One of the end-goals of digital transformation is the ability to deliver your business’ core offering better, faster and for less money than ever before—and, whatever product or service you provide, your true core offering is meaningful, seamless experiences for your customers.
According to McKinsey, customer satisfaction with new products is the second-most important innovation metric for businesses. Digital maturity requires, then, both a deep understanding of the customer journey and a business strategy that aligns with that journey.
What are some signs that your strategy isn’t quite aligned with your customers’ journey? Maybe you’ve realized that you’re working on assumptions when it comes to how happy customers are with your digital platform experience, rather than data. Or maybe you’re seeing a high volume of negative customer-experience feedback: social media chatter, low retention, NPS scores, lots of customer support tickets, and other signals.
By creating and following a strategic roadmap for your business’ CX transformation, you can turn customer service from a ball-and-chain into a revenue-generating unit.
This will involve asking and answering some key questions. Broad ones, like “are customers delighted by our brand experience?” And specific ones, like “is there a self-service portal for a customer to get the information they need?”
It will also likely mean introducing some new tools to your tech stack. For example, behavior mapping software like Hotjar can show you where your viewers go on the site, and where they encounter dead ends. Survey tools allow you to solicit customer feedback in real-time and adjust quickly.
Ultimately, digital maturity requires a business strategy that is aligned with your customer journey. By delighting users who visit your website, app, or other platforms, you’ll gain their trust, their business, and their loyalty.
With CX continuing to be the main area for competition between brands, it can be hard to ascertain what your key focus should be, especially if you have a limited marketing budget. But with a methodical approach, you can tackle one step at a time until you see the full picture.
Developing a customer-centric digital business strategy starts with building a customer journey map that covers the entire customer journey. Based on those findings, and the gaps you identify in how you’re tracking against the journey, you can then put strategies in place.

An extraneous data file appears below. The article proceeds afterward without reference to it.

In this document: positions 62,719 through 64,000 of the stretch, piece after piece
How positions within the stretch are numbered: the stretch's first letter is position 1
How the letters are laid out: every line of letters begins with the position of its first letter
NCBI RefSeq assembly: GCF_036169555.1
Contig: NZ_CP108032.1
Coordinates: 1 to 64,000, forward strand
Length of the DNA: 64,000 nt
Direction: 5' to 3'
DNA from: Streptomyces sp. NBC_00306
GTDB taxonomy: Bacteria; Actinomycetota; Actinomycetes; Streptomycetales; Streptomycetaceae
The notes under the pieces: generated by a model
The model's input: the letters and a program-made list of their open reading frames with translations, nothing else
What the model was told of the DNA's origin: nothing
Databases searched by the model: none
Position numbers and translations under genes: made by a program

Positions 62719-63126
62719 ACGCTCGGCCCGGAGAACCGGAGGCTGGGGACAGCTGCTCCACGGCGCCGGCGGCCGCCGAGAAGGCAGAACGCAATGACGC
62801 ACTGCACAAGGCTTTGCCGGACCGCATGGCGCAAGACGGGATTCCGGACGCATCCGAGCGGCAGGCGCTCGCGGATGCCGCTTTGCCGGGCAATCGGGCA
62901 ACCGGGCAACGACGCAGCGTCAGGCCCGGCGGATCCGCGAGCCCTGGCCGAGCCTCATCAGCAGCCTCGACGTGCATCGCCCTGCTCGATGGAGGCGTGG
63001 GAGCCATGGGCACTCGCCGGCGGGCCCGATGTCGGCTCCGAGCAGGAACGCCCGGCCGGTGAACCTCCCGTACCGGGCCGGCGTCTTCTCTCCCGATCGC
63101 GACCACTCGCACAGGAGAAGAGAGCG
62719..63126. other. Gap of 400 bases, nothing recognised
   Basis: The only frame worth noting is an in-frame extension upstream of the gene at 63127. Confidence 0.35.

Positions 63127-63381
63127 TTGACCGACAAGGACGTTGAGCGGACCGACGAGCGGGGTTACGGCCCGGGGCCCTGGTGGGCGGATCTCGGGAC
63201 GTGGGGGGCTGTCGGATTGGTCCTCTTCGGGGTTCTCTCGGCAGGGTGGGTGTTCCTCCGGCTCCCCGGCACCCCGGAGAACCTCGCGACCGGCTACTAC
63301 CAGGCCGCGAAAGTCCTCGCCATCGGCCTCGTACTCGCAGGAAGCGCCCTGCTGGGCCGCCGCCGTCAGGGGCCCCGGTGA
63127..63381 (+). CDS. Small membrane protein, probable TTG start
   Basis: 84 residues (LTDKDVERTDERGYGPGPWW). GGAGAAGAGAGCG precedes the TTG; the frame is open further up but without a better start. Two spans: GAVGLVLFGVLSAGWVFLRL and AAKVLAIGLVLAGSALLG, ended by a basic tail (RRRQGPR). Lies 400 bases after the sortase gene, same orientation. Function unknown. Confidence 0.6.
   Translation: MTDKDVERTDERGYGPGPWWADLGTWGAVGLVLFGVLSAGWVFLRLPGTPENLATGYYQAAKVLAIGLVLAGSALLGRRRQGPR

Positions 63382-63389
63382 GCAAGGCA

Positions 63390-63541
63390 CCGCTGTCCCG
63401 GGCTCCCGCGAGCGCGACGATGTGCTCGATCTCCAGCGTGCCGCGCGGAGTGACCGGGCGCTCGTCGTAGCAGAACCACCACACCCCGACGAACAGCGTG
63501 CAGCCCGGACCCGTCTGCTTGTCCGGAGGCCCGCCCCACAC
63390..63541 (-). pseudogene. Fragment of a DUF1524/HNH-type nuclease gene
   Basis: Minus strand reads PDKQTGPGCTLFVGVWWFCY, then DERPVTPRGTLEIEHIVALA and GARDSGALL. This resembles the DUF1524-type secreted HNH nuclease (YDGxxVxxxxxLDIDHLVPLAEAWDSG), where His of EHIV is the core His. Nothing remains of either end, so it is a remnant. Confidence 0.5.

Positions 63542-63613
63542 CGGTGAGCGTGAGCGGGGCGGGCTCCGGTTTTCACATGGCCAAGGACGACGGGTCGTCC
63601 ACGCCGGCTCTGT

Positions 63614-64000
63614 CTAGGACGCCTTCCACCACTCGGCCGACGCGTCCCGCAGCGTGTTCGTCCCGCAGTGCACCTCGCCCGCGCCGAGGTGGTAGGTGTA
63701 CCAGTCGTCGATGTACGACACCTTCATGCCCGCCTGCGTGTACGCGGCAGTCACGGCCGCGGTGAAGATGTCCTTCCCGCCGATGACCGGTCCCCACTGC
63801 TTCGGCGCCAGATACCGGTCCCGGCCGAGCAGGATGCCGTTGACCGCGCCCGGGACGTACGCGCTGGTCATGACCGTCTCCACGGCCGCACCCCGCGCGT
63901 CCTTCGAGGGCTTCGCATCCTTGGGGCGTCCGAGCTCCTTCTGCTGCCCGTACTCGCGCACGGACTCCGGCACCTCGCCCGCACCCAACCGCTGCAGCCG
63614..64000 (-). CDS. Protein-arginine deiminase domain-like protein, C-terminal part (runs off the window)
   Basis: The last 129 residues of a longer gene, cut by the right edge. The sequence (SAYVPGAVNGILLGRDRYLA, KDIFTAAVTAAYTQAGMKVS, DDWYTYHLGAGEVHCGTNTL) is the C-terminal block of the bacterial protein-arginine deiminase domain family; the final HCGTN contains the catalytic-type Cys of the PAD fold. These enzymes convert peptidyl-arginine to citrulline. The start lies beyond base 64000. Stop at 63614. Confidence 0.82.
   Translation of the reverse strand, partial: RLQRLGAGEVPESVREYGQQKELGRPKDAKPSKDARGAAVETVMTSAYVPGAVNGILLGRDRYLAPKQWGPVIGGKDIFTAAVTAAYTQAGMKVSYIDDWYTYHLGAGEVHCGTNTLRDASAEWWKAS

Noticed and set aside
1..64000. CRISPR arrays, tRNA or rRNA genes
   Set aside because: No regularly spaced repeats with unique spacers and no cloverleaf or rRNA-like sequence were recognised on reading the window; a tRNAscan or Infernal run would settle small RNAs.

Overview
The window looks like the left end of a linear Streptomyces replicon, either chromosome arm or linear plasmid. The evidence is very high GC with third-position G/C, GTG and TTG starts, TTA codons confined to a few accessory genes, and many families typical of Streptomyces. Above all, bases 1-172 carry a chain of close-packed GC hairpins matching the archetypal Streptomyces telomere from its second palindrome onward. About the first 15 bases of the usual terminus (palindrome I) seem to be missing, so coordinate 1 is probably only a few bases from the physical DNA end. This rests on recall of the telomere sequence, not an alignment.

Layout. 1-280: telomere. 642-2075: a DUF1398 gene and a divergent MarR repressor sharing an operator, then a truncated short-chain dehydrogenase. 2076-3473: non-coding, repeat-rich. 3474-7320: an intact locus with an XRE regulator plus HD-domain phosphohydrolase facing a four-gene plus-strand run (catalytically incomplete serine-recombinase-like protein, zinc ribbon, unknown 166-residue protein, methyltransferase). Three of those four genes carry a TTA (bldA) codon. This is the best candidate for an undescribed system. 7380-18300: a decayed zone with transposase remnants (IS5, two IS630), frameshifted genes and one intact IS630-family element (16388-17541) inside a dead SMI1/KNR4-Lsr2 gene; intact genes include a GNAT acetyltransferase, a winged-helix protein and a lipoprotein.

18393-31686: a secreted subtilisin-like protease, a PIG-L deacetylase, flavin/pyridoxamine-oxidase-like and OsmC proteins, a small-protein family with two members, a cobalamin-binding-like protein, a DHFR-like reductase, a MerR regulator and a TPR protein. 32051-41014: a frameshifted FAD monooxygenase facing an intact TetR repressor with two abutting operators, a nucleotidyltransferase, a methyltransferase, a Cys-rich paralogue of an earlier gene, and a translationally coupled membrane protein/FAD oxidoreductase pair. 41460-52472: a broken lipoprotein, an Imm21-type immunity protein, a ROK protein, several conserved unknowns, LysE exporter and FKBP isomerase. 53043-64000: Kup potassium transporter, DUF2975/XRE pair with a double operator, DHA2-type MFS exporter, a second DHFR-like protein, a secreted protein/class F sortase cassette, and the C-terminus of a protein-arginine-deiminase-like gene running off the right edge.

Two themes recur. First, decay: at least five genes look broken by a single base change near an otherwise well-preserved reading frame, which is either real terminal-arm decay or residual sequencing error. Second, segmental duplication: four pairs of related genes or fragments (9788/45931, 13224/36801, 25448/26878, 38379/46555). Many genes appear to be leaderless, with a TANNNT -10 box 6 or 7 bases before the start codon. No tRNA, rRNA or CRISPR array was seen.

We approach the process of creating a CX vision and roadmap with a few key milestones in mind.
First, representatives from across your organization should establish the current business goals, and what metrics define success (KPIs).
Next comes the customer experience review. Through a series of meetings, you ascertain the current customer experience and touchpoints throughout the entire customer journey (not just the current digital touchpoints with your platform).
The following milestone to hit is the creation of a CX map, an updated customer journey with actionable digital initiatives that can be implemented to help improve your CX. Informed by qualitative and quantitative research, these initiatives can include content, UX enhancements, website features, mobile apps, and beyond. Nothing should be off the table at this point.
Finally, you’ll want to develop a prioritized roadmap. Taking the output from the CX map, you’ll identify the most important initiatives to pursue, based on your initial business drivers: which ones will provide the greatest value for the least amount of effort? This prioritized roadmap should be reviewed once a quarter to ensure it’s up to date with any business-goal changes.
Through this accelerated roadmap process, you’ll be able to understand what customers need and build your business around the customer journey.
When we started working with LOSSAN, a transit agency in California, they knew that the website for their Pacific Surfliner train service fell short when it came to customer-centricity. To compete in the minds of Californians with the state’s prevalent car culture, the Pacific Surfliner site needed to be experience-driven, engaging, and personally relevant to users.
The website for a train service must be, primarily, a functional experience for customers looking to find specific information and purchase tickets. But functionality does not need to supersede other considerations that LOSSAN knew their customers were looking for when they came to the website for a famously beautiful train route: inspiration, exploration, and personal touches all mattered as well.
Our work with LOSSAN was not an end-to-end digital transformation. But through a CX vision workshop, we developed a roadmap for targeted improvements to the Pacific Surfliner site—website personalization tools and an elevated, streamlined customer experience—that increased the agency’s digital maturity and helped boost quarterly referral sales by 40-50%.
Infuse customer-centricity into your digital business strategy. Talk to us about doing CX Vision and Roadmap Accelerator workshop with Nansen.